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Banks With Interest

By USGA Green Section

| Feb 17, 2017

Native grasses, sedges and other plants help protect this creek and provide cover for wildlife.

There are many benefits of tall grasses and other vegetation along golf course water features.

Have you ever found yourself asking why there is a strip of unkempt grass surrounding a pond? Or, why has the maintenance crew stopped trimming the creek banks? If so, you are not alone. Fear not, these areas are not the result of a complacent staff nor are they an insidious attempt to increase golf ball sales. The vegetated areas, often referred to as buffer strips, are becoming more common on golf courses where they serve several functions including protecting water quality and preventing bank erosion. Native plants and vegetation in these areas also can add interest to a golf course while enhancing the natural design of a water feature.

The vegetation in buffer areas helps protect water quality by filtering nutrients and sediments from runoff water. This filtering occurs as dense, above-ground vegetation helps slow surface flow, encouraging infiltration of water into the soil where nutrients and other contaminants are absorbed and degraded by plants and soil microbes. Deeply rooted plants and dense vegetation in buffer areas also help stabilize soils and slow scouring from flowing water that causes erosion. Furthermore, buffer areas can provide shelter for nesting birds and aquatic organisms and a food source for pollinating insects and other animals. Emergent aquatic plants growing along the edges of water features provide similar benefits in protecting and enhancing water quality and ecology. Allowing vegetation to grow naturally also reduces maintenance costs.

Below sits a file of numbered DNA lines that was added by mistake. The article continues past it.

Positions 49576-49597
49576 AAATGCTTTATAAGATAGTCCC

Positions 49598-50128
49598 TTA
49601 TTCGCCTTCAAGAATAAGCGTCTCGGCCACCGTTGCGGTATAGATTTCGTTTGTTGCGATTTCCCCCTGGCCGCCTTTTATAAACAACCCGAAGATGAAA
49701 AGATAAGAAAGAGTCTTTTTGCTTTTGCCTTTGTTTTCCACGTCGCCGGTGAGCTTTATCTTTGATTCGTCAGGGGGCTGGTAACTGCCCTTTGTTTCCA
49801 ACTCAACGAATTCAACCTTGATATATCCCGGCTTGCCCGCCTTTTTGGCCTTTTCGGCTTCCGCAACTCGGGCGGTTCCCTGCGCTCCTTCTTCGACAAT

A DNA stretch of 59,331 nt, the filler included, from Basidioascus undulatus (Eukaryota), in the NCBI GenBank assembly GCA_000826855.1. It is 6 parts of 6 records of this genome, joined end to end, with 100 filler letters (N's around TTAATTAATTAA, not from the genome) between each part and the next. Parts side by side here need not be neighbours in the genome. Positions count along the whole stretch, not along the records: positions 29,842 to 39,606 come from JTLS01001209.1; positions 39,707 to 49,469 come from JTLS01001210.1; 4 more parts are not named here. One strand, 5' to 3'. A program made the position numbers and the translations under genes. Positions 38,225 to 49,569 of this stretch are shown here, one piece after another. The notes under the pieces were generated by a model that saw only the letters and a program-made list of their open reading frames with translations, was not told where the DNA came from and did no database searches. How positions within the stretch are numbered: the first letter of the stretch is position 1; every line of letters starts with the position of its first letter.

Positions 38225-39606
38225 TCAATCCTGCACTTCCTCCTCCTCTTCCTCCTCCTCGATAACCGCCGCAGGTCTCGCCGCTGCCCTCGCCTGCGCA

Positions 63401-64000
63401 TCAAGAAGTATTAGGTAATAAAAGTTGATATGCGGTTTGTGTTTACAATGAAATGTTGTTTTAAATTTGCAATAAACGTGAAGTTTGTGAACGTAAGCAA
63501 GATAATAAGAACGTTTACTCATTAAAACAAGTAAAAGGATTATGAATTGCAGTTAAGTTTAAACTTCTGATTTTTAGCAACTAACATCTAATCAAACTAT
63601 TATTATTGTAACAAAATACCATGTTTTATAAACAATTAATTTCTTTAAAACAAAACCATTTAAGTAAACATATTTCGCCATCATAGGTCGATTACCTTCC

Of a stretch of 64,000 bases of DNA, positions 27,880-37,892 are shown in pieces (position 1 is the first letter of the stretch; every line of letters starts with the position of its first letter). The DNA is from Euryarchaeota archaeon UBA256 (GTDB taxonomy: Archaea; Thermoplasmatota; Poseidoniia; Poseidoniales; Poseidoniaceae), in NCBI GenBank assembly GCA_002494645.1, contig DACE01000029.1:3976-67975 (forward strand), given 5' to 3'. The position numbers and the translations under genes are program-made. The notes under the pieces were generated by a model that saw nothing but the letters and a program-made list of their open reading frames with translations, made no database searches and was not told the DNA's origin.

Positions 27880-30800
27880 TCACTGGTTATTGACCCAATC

Buffer areas can be composed of grasses, forbs or mixtures of plant materials. Plants that are best-adapted to growing conditions at the site and can produce dense top growth and large root mass are most-effective. The size and maintenance of buffer areas usually depends on the area’s location and proximity to play. Severely sloped areas are best-suited for wider buffer zones, whereas narrow buffer areas may be sufficient in areas with less-severe slopes. Plants or grasses in buffer areas often are allowed to grow to maturity and cut on an annual basis. However, some selective cutting and removal of unwanted plants may be done to maintain an acceptable appearance of buffer areas. Areas that have a significant impact on pace of play may be mowed more frequently or maintained at an intermediate height. Often, the vegetation in buffer areas is marked as part of the hazard.

Next time you see tall plants bordering water features do not be too quick to condemn these areas and instead appreciate the environmental benefits they provide and the added interest they bring a golf course.

For more information on establishing buffer zones and their benefits, refer to the following Green Section Record articles:

You Can Bank On It

Transforming The Lakes

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